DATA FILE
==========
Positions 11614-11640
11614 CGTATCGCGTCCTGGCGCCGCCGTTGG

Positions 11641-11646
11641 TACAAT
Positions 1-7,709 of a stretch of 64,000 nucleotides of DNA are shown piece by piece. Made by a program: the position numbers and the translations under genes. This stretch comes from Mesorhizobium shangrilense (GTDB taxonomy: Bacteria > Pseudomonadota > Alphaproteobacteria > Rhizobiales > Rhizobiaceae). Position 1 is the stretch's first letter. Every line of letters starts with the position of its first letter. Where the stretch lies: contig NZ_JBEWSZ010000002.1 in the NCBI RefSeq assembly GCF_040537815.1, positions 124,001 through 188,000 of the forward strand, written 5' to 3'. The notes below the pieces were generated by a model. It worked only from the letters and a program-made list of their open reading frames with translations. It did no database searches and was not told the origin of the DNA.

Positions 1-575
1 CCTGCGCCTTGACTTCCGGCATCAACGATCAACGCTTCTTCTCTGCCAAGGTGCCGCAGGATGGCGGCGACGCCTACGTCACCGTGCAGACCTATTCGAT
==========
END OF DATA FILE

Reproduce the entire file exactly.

Positions 11614-11640
11614 CGTATCGCGTCCTGGCGCCGCCGTTGG

Positions 11641-11646
11641 TACAAT
Positions 1-7,709 of a stretch of 64,000 nucleotides of DNA are shown piece by piece. Made by a program: the position numbers and the translations under genes. This stretch comes from Mesorhizobium shangrilense (GTDB taxonomy: Bacteria > Pseudomonadota > Alphaproteobacteria > Rhizobiales > Rhizobiaceae). Position 1 is the stretch's first letter. Every line of letters starts with the position of its first letter. Where the stretch lies: contig NZ_JBEWSZ010000002.1 in the NCBI RefSeq assembly GCF_040537815.1, positions 124,001 through 188,000 of the forward strand, written 5' to 3'. The notes below the pieces were generated by a model. It worked only from the letters and a program-made list of their open reading frames with translations. It did no database searches and was not told the origin of the DNA.

Positions 1-575
1 CCTGCGCCTTGACTTCCGGCATCAACGATCAACGCTTCTTCTCTGCCAAGGTGCCGCAGGATGGCGGCGACGCCTACGTCACCGTGCAGACCTATTCGAT